Indeed, the only thing I don't really care for is the fact that there is very, very little of Luke (just reusing that one shot of him touching his new mechanical hand to R2's dome) and implications that there is no Jedi Order around...which is confusing, considering that Luke has had three decades to get going on that again. In the EU he'd already done that and had enough time to nearly get them all destroyed in the war with the Yuuzhan Vong.

But still, a very, very minor issue in what I really, really, really hope will be an awesome movie. Which we need, since there hasn't been a good Star Wars movie since 1983.

Star Wars Episode VII: The Force Awakens will premiere in theaters December 18, 2015.

For the latest from the MadCapMunchkin, be sure to follow him on Twitter @MadCapMunchkin.

From MadCap's Couch - "Supernatural: Skin"

" wasn't me, I tell you! It was the one-armed man!"
Is there anything more frightening than the loss of one's identity? Even more completely than the crime of Identity Theft, to have all sense of person and individuality completely taken from you.  Erased as though it had never been...or having to suffer for the crimes of those who take your face for their own purposes.  Science fiction and fantasy stories have used it often, with varying degrees of success.  Sometimes, you get a really good one...and sometimes you get Superior Spider-Man.  So where does Skin, the first episode of Supernatural to introduce Skinwalkers, rate? Let's have a look.

After the opening montage of the few plot-related bits in previous episodes, we begin in St. Louis, Missouri.  Members of a police SWAT team enter a house as a woman, who has been tied to a chair and severely tortured, is being menaced by a man with a knife whose face we do not clearly see.  However, when it is clear the police are closing in, he attempts to flee from the home and is caught by the cops.  Told to drop his knife, he turns to the camera...and reveals that he's Dean Winchester!

Actually, as we'll learn, this isn't actually Dean.  But it is one hell of a way to open the episode, giving us the fear that Dean has gone off the deep end.  However, we cut to one week earlier, Sam and Dean are pulling into a gas station and Sam is checking his e-mail, still conversing with some of his friends from Stanford, telling them he's on a roadtrip with Dean...which is technically true, though Dean gives him some lip for effectively lying to them, saying he really can't afford to get close to people.  We'll look at this a bit later, but needless to say, Sam just accuses Dean of being anti-social.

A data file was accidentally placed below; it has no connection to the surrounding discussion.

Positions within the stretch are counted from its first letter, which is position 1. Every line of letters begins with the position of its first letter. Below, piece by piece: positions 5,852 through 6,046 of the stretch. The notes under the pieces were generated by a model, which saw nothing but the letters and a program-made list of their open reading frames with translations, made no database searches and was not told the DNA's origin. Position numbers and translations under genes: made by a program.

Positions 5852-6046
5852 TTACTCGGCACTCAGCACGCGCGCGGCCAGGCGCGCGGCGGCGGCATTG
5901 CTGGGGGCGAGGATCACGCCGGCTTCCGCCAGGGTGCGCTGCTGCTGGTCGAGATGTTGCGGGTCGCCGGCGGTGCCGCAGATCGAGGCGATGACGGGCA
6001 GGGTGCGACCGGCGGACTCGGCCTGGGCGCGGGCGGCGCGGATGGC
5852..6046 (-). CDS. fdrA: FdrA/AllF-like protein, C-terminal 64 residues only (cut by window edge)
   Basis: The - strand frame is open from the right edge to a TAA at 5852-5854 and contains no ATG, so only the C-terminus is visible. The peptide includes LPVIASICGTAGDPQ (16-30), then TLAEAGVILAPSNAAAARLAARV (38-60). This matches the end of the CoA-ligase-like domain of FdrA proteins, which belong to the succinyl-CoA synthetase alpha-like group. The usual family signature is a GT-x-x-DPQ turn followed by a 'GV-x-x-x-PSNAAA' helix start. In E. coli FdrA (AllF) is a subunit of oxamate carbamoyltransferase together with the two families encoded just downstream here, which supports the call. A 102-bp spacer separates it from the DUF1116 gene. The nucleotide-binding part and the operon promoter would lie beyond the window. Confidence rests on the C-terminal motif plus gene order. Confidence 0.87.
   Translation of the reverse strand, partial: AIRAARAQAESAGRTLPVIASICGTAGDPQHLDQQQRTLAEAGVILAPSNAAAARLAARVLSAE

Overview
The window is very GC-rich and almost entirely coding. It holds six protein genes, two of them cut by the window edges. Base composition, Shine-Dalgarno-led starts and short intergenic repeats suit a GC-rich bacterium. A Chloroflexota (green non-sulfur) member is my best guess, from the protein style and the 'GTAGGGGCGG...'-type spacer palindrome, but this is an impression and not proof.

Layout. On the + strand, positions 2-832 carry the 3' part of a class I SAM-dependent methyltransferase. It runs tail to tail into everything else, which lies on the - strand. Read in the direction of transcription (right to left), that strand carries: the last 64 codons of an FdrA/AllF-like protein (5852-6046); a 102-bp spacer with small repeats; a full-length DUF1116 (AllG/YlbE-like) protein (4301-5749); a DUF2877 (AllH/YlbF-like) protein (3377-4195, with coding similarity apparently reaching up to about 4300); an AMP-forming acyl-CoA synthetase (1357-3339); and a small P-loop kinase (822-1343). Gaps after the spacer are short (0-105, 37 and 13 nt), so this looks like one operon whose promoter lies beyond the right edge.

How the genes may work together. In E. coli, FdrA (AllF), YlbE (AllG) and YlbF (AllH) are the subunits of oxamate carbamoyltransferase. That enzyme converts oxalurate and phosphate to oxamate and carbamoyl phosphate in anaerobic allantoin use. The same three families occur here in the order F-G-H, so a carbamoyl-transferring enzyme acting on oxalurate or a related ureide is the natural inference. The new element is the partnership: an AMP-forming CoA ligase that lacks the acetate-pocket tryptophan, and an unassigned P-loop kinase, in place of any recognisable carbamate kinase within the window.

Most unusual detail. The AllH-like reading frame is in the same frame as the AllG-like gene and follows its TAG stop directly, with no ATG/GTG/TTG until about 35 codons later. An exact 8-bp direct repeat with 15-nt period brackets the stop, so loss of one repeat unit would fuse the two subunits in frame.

Sam does, however, get the plot of the day from an e-mail via his friend Rebecca Warren, a friend of his from Stanford.  It seems her brother, Zack, has been arrested for a murder that he could not have possibly committed.  Though Dean is reluctant to go back four hundred miles to St. Louis (not thinking that it's their kind of problem), Sam apparently convinces him and they head off, arriving a Rebecca's front door...and we see that she's the woman from the cold opening.

Oh, boy...

Once inside, she relates the facts of the case to them.  Zack says that he came home to find his girlfriend, Emily, tied to a chair and severely beaten up, so he called the police...who then arrested him.  Apparently, video footage from outside his apartment shows that he entered his apartment at 10:30, which Rebecca says is impossible, since Zack was with her until at least after midnight.  Sam practices his Bluff skill to convince Rebecca that Dean's a cop so they can  take a look at the crime scene.

They head over there and find the place wrecked, as you'd expect.  However, Sam and Dean don't really find anything of note as Rebecca tells them a story about how their house was broken into a few weeks ago and some clothing was stolen - specifically Zack's clothes - which the police didn't put too much stock into.  Nothing of note to this particular case comes up, however, until Dean notices the next door neighbor's dog barking like mad at the house - something with Rebecca says never really happened, considering how gentle the dog used to be.  Dogs being affected by the supernatural is something, as Sam points out to Dean in a sidebar, not uncommon.

Dean still denies that this is their kind of thing, but he figures they ought to check out the security footage...just in case.

Lucky for them, Rebecca swiped it from the lawyers at the first opportunity! convenient!

As she takes them to see it, we get a transition via a photograph of Sam, Rebecca, and Zack, fading up on Zack's face as he sits on a bench watching some apartment buildings. He observes a borderline amorous couple with the husband leaving for work,  Zack taking special note of the woman and a dark smirk coming to his lips before his irises become an eerie, glassy white surrounding jet black pupils...
Well, we all know what face that is...